A leg to stand on

By | Science & Technology
A new prosthetic limb design that anchors directly onto the bone provides more comfort and increased mobility - it has just been approved for use in the UK by the FDA. Credit@U.S. Department of Defense Current Photos/Flickr

An innovative prosthetic leg design that anchors directly onto the bone has just been approved by the FDA. The design may change the lives of amputees who find effective use of the traditional ball-and-socket-prosthetics challenging.

Typically, a prosthetic limb may require a cup-shaped socket that is fastened to an amputee’s residual limb. However, some amputees have very little residual limb available to use this type of prosthetic. The Osseoanchored Prosthesis for the Rehabilitation of Amputees (OPRA) design remedied this challenge through the use of fixtures that are attached directly into the person’s bone – to which the artificial limb may be attached.

The technology is attached surgically through two stages. Firstly, a cylindrical component is implanted directly into the bone. To ensure the person’s immune system accepts the fixture without the risk of immunorejection, engineers use titanium. Six months later, a second rod is implanted, which extends through the skin and may be clipped onto a prosthetic. The six month gap between the two procedures allows time for the patient to be trained in its use before being issued a customised prosthetic.

A study carried out in 2014 and published in the journal Physical Medicine and Rehabilitation demonstrated how the new technology might increase a patient’s manoeuvrability, comfort and function. In addition, the device sits comfortably without the heat and chafing that comes with traditional prosthetics.

The new prosthetic design may be used for legs, arms and hands, however the FDA appears to be only approving its application to adults with leg amputations above the knee. William Maisel, acting director of the Office of Device Evaluation in the FDA’s Center for Devices and Radiological Health, explained that, “The OPRA device may help those with above-the-knee amputations who have had problems with rehabilitation and have been [challenged] to benefit from available socket prostheses.”

A team from University College London (UCL) led by Professor Gordon Blunn, who is head of UCL’s Centre for Biomedical Engineering, solved a challenge surrounding bone-anchored prosthetics by modelling the design on the way deer antlers are attached. Engineers created a device, named the Intraosseous Transcutaneous Amputation Prosthetics (Itaps), which has a honeycomb structure to allow human soft tissue to bridge the connection between skin and bone, reducing the chances of bacteria making their way in.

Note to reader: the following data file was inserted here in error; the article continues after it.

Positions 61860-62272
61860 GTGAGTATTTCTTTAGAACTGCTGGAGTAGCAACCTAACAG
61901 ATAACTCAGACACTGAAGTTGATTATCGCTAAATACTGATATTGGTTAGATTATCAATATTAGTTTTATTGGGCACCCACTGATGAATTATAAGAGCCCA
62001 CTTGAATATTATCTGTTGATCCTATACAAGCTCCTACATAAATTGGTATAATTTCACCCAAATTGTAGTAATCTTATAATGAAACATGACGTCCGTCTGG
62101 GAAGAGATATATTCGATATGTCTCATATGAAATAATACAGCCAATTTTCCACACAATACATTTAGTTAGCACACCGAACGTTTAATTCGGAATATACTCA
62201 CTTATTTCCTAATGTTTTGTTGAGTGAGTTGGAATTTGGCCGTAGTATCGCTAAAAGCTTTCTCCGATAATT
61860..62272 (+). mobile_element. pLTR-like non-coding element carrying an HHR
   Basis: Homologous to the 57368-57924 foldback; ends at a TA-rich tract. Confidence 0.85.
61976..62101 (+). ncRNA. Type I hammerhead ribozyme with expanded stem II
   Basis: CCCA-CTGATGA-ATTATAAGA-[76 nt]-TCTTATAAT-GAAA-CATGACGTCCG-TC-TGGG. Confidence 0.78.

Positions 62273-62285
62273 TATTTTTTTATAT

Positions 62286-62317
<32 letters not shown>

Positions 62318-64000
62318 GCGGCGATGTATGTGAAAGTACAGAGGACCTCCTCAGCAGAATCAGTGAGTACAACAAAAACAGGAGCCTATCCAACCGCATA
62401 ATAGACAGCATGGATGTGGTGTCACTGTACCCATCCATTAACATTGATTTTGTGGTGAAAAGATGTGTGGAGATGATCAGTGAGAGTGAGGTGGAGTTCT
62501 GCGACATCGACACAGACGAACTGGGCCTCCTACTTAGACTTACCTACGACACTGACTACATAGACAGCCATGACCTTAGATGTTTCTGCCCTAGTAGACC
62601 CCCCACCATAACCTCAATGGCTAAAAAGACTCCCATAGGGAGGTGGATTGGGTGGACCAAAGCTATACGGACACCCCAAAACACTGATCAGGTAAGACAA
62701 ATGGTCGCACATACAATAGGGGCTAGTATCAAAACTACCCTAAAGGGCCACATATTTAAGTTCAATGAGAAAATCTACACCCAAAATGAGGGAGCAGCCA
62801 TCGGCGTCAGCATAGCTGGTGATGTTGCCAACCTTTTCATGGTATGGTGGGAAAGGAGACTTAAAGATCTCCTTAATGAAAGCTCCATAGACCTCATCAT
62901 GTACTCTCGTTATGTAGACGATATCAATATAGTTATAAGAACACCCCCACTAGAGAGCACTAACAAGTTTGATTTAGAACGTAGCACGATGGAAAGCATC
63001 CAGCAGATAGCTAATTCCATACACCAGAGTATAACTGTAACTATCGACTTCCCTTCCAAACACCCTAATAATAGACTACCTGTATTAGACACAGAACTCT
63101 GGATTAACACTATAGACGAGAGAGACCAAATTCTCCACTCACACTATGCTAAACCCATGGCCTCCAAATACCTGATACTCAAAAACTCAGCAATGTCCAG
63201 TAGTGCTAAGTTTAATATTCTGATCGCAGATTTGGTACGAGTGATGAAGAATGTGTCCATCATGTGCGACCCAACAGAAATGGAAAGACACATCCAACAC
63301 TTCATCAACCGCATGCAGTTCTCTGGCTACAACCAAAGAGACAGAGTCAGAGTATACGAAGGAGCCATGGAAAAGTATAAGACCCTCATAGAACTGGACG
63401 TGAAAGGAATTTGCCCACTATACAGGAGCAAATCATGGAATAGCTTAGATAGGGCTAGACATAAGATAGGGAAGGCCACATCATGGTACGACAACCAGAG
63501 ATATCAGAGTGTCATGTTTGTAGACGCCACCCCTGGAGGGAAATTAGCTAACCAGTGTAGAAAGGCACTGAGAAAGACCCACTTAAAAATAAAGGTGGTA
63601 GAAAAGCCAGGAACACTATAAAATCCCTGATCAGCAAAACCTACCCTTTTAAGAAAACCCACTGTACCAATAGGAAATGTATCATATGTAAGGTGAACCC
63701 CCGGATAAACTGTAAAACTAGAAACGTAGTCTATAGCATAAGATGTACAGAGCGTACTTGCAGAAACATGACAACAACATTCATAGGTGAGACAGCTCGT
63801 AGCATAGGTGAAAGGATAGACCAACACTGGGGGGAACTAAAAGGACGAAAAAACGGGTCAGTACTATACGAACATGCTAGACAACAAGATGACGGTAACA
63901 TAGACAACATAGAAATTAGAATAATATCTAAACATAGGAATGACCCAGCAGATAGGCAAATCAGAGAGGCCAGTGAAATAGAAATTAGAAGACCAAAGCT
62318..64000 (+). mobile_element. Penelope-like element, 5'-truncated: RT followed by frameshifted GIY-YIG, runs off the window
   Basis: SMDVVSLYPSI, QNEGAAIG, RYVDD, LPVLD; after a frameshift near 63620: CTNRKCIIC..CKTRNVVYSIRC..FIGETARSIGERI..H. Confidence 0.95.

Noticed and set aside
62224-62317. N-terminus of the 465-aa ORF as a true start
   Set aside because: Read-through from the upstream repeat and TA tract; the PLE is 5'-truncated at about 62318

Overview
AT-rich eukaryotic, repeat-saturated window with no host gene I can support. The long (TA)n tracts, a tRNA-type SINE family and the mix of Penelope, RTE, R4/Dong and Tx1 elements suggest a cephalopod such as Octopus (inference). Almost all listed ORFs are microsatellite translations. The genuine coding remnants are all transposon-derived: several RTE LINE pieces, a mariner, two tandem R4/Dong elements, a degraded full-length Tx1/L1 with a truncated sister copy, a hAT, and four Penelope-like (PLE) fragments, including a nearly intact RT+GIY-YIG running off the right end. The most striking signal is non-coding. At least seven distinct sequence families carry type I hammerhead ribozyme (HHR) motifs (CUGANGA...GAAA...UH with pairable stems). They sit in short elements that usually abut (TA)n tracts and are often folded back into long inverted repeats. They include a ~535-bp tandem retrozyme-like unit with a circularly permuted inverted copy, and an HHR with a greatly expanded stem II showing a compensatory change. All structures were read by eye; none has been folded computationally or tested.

The Itap design is based on the way deer antlers are attached, using a porous structure to promote the soft tissue to seal the skin-bone gap. Credit@Gilad Rom/Flickr

The Itap design is based on the way deer antlers are attached, using a porous structure to promote the soft tissue to seal the skin-bone gap. Credit@Gilad Rom/Flickr

The effectiveness of the device has been shown in both animals and humans. Famously, Oscar the cat was fitted with similar prosthetic feet (a pioneering operation at the time) after needing both its back paws replaced following an incident. Oscar was the first animal to receive two bionic leg implants. The new paws are custom-made implants that anchor directly onto Oscar’s ankles.

The prosthetic has also been implanted in 20 amputees in a successful 2014 clinical trial. “[My] ability to know where [my foot] is improved dramatically because you [may] feel it through the bone,” Mike O’Leary, an above-the-knee amputee who participated in the trial, said. “A textured road crossing, I [may] feel that. You essentially had [little] sensation with a socket and with Itap you [may] feel everything.” The data from the trial ultimately seemed to prove robust enough for the FDA to allow its deployment in the UK. The US is also taking small steps to approve prosthetic limb designs similar to the Itap for bone-anchored limbs, which may benefit a substantial number of amputees including US Veterans.

What productive qualities might be necessary for the ideal prosthetic limbs?


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